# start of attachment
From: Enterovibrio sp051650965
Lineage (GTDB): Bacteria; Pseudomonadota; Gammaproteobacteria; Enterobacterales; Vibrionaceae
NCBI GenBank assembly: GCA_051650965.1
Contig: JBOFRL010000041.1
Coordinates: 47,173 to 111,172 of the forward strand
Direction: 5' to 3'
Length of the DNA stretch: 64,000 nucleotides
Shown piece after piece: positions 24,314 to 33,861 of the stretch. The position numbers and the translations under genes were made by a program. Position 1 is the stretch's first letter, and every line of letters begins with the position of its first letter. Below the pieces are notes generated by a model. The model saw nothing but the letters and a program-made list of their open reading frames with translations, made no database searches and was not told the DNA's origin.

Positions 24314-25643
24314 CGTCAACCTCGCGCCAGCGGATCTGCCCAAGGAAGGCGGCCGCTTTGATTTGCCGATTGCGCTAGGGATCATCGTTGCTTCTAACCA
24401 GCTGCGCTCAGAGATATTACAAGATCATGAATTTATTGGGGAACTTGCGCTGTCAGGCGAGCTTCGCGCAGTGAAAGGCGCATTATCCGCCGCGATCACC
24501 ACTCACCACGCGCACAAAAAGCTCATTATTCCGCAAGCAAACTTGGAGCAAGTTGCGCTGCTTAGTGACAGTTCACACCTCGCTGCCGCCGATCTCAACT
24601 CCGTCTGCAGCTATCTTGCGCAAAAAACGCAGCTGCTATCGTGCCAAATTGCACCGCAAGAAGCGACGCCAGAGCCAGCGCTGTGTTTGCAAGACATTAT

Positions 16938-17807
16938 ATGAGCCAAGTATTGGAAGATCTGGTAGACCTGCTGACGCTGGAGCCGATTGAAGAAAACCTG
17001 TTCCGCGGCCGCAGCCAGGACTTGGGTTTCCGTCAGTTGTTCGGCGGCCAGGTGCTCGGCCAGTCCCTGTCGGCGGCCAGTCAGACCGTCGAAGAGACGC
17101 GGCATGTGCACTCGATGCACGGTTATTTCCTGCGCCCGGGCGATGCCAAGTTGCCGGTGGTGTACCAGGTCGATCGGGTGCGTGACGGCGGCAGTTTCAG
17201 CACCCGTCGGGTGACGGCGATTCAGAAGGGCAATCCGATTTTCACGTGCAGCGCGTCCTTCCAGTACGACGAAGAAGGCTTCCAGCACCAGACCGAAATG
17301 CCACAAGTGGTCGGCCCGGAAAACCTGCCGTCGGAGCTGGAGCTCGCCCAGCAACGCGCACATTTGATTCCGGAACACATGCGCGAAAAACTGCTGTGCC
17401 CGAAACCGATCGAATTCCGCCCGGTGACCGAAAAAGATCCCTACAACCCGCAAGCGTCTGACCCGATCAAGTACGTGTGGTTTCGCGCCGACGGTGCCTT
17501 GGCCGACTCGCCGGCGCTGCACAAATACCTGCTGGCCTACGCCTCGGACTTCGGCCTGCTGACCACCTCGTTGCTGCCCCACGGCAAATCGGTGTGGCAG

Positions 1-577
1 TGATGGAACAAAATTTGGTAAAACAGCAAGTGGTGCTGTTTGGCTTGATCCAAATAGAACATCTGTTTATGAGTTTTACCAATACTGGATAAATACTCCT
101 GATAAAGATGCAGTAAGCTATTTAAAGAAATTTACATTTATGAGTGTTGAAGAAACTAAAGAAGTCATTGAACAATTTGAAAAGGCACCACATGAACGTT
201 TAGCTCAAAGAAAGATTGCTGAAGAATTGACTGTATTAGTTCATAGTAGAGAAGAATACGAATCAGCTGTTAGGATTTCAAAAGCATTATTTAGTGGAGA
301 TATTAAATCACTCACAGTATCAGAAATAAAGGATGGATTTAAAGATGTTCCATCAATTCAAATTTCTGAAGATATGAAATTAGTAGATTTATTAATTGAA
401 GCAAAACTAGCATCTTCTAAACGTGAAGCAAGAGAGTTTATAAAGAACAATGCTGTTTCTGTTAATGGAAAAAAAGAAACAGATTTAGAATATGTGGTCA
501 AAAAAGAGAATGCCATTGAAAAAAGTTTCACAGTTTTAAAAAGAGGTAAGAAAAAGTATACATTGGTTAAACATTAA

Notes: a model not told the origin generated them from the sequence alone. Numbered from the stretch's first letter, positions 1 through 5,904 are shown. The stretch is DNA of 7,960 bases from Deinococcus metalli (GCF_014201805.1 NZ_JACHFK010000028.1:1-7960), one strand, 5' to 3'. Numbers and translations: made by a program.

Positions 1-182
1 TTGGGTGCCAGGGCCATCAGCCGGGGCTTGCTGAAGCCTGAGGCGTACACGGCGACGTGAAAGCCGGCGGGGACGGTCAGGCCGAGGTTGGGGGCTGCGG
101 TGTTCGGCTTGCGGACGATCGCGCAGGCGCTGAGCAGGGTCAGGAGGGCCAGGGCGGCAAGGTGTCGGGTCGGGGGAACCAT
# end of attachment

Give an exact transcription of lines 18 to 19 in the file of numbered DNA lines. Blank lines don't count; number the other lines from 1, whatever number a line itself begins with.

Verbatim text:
17201 CACCCGTCGGGTGACGGCGATTCAGAAGGGCAATCCGATTTTCACGTGCAGCGCGTCCTTCCAGTACGACGAAGAAGGCTTCCAGCACCAGACCGAAATG
17301 CCACAAGTGGTCGGCCCGGAAAACCTGCCGTCGGAGCTGGAGCTCGCCCAGCAACGCGCACATTTGATTCCGGAACACATGCGCGAAAAACTGCTGTGCC